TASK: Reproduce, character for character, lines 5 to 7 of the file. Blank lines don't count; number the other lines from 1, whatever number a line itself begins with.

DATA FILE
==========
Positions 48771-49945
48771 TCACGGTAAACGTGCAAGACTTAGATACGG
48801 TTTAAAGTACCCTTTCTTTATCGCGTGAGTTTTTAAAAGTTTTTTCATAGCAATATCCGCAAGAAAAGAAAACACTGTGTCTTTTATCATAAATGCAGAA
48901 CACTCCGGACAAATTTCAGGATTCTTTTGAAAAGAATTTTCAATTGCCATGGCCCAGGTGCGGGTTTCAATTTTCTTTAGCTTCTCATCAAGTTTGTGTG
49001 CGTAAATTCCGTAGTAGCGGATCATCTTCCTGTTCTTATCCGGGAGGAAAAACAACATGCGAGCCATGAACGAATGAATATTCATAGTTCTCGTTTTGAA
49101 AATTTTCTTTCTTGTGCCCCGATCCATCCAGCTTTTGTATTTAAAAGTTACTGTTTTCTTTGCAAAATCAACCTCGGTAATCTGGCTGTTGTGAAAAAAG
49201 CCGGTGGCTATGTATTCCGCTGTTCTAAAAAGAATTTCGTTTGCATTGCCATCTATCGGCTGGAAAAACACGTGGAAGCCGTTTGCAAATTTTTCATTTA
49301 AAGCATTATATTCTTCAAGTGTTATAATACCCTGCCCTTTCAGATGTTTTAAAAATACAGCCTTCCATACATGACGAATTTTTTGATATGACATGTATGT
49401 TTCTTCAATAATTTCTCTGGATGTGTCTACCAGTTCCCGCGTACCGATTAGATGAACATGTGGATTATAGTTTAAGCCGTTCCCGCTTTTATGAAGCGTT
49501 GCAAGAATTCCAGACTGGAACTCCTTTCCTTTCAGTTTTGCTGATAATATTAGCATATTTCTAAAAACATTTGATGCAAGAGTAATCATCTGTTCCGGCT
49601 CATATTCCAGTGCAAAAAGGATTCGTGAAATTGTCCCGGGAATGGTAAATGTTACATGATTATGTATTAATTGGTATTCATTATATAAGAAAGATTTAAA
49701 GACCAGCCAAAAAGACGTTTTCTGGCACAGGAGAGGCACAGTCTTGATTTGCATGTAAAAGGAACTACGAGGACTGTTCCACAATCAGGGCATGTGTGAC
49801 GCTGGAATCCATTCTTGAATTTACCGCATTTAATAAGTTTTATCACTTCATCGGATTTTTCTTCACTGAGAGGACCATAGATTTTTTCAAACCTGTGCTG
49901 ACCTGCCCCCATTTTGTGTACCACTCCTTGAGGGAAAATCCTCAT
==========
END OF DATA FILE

49001 CGTAAATTCCGTAGTAGCGGATCATCTTCCTGTTCTTATCCGGGAGGAAAAACAACATGCGAGCCATGAACGAATGAATATTCATAGTTCTCGTTTTGAA
49101 AATTTTCTTTCTTGTGCCCCGATCCATCCAGCTTTTGTATTTAAAAGTTACTGTTTTCTTTGCAAAATCAACCTCGGTAATCTGGCTGTTGTGAAAAAAG
49201 CCGGTGGCTATGTATTCCGCTGTTCTAAAAAGAATTTCGTTTGCATTGCCATCTATCGGCTGGAAAAACACGTGGAAGCCGTTTGCAAATTTTTCATTTA